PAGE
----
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By Andrew Exnicios
On July 7, 2007, less than two months after my class graduated from the Full-time MBA Program at Haas, most of my classmates were on the verge of starting jobs in marketing, finance, and consulting. The economy was booming, signing bonuses were high, and the class of 2007 was taking a well-deserved break before hitting the job market in earnest. Meanwhile, 3,000 miles from Berkeley, I was already a world away as I reported for duty at Fort Bragg, North Carolina.
Though I had served in the Army prior to Haas, I never expected to find myself back in the military. But several months before graduation I received notice that the Army had further need of my services, and as a soldier I had to honor the commitment I had made to serve when called. So, after graduating in May and getting married in June, it was my time to return to my former life as an Army captain.
This time, though, things were different. Two years of general management education at Haas had equipped me with skill sets that most Army officers lack. Experiences working with classmates at Haas and as an MBA intern with Amazon.com in Seattle had shifted the way I thought about problem-solving. I would soon find out how useful those new skill sets would be in the developing world.
After six months of training at Fort Bragg I boarded a plane bound for Bagram Airfield, the primary US base in Afghanistan. Nestled in the foothills of the Hindu Kush mountain range, my home for the next 11 months was about 40 miles north of Afghanistan’s sprawling capital city of Kabul. I arrived on Christmas Eve.
Between December 2007 and October 2008 I had the honor to serve the citizens of Afghanistan as a civil military operations officer. I was a development adviser who helped devise and implement the US government’s development strategy for four provinces in central Afghanistan. My focus was on the transportation, energy, and education sectors, as our team tried to find ways to help Afghan leaders deliver basic services to their citizens. School construction was often at the very top of Afghan leaders’ to-do lists.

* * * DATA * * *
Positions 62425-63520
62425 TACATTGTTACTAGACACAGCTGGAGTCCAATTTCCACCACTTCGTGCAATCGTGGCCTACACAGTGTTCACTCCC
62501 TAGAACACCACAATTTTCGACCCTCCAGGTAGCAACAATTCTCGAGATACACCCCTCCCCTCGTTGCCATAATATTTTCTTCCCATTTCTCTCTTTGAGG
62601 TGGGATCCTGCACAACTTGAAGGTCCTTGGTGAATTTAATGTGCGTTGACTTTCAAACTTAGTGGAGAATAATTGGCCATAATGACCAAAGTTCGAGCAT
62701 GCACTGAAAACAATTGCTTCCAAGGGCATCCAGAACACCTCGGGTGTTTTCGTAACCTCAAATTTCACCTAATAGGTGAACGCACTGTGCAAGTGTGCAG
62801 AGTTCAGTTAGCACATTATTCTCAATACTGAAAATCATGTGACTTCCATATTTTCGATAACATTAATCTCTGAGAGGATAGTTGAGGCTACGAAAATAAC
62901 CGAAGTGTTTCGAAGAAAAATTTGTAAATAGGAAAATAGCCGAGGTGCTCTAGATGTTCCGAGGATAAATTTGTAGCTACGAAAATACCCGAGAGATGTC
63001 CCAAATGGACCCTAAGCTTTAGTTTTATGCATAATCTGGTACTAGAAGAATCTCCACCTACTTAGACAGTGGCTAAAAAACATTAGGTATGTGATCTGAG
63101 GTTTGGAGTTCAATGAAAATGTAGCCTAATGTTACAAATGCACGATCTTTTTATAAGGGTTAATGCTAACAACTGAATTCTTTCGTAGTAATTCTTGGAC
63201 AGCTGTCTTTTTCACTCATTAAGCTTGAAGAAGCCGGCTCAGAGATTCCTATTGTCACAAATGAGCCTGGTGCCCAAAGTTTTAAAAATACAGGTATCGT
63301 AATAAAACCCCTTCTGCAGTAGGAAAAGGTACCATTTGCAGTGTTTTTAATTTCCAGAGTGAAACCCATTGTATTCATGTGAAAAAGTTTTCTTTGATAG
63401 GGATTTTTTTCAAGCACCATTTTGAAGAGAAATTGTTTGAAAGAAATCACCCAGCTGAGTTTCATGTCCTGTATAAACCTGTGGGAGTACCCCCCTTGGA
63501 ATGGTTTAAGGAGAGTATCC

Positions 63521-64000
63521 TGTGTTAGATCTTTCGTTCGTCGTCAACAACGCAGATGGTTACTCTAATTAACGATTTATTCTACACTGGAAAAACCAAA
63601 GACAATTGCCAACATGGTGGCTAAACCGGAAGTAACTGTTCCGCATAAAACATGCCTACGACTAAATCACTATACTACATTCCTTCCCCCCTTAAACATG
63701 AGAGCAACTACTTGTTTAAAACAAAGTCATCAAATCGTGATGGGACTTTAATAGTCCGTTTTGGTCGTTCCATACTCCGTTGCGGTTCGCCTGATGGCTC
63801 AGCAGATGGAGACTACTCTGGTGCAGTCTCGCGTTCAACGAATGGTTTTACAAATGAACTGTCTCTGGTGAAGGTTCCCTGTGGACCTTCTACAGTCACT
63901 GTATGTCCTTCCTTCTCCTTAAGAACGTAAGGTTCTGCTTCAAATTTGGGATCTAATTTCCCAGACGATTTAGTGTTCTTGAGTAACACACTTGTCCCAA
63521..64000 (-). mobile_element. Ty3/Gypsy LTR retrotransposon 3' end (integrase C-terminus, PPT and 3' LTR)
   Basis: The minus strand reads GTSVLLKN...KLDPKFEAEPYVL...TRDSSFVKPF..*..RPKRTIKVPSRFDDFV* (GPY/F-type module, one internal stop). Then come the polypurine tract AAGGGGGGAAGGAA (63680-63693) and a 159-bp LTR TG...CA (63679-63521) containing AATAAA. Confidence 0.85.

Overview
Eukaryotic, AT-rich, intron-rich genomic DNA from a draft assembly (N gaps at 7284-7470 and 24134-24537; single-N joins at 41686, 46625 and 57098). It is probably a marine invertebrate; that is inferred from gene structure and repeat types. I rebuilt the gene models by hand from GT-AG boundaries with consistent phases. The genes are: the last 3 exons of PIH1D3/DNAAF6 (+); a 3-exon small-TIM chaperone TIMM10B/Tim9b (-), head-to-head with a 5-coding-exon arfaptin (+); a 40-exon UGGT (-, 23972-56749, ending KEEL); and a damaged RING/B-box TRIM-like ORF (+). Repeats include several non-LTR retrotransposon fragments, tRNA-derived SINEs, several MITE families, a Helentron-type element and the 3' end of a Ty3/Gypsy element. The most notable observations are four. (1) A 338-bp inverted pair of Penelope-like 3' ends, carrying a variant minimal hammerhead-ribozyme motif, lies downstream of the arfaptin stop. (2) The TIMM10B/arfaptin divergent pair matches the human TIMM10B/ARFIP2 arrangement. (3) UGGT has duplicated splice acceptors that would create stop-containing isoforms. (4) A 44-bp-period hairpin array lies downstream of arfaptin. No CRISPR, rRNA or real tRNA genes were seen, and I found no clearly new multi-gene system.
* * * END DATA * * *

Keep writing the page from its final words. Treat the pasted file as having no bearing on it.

Building schools is one of the most visible, strategically important priorities for development workers in Afghanistan, and new school houses are highly sought after in Afghan communities. Beyond the educational benefits, the actual buildings often become symbols of progress and hope, and sources of great pride for Afghans. On the other hand, schools also provide excellent targets for anti-government groups. An under-resourced school or a poorly maintained facility can just as easily become a symbol of an ineffective Afghan government and an out-of-touch international development team.
In my role, I worked with senior military commanders to advise Afghan leaders at the local and national level to determine where to build schools, how they would be resourced, and what the strategic impacts would be to the affected population centers. It was a great first post-MBA job, and I liked to think of myself doing an 11-month IBD project (the Haas School’s International Business Development Program) but with body armor and firearms — because no matter how civilianized our mission was or seemed, the realities of being an American soldier in a war zone were always with me. I carried at least one, and often two, loaded weapons at all times. I traveled off of the US-run forward operating base about once a week on heavily armed ground or air convoys. I was lucky, and never came in harm’s way. Many of my friends and colleagues did.
It’s hard for me to believe, but I have been home now for over a year. Catching up with my friends from the classes of 2007 and 2008, I’m often asked what I think about the situation in Afghanistan now — should America stay, go, draw down, ramp up? I certainly have my opinions, and I’m happy to talk South Asia policy with anyone who is interested.
But I think my best answer is simply to say that it was an honor to serve the people of Afghanistan. It was humbling to work each day with Afghans striving to build their country, and I have great admiration for the international team of volunteer service people, thousands of miles from their homes, working just as hard as the Afghans. The challenges Afghans face are very real, and without short-term solutions. Regardless of how long America’s military engagement in Afghanistan lasts, my thoughts and prayers are with the Afghan people and their struggle to move past generations of struggle and pain.
Andrew Exnicios, MBA 07, in his office in Afghanistan.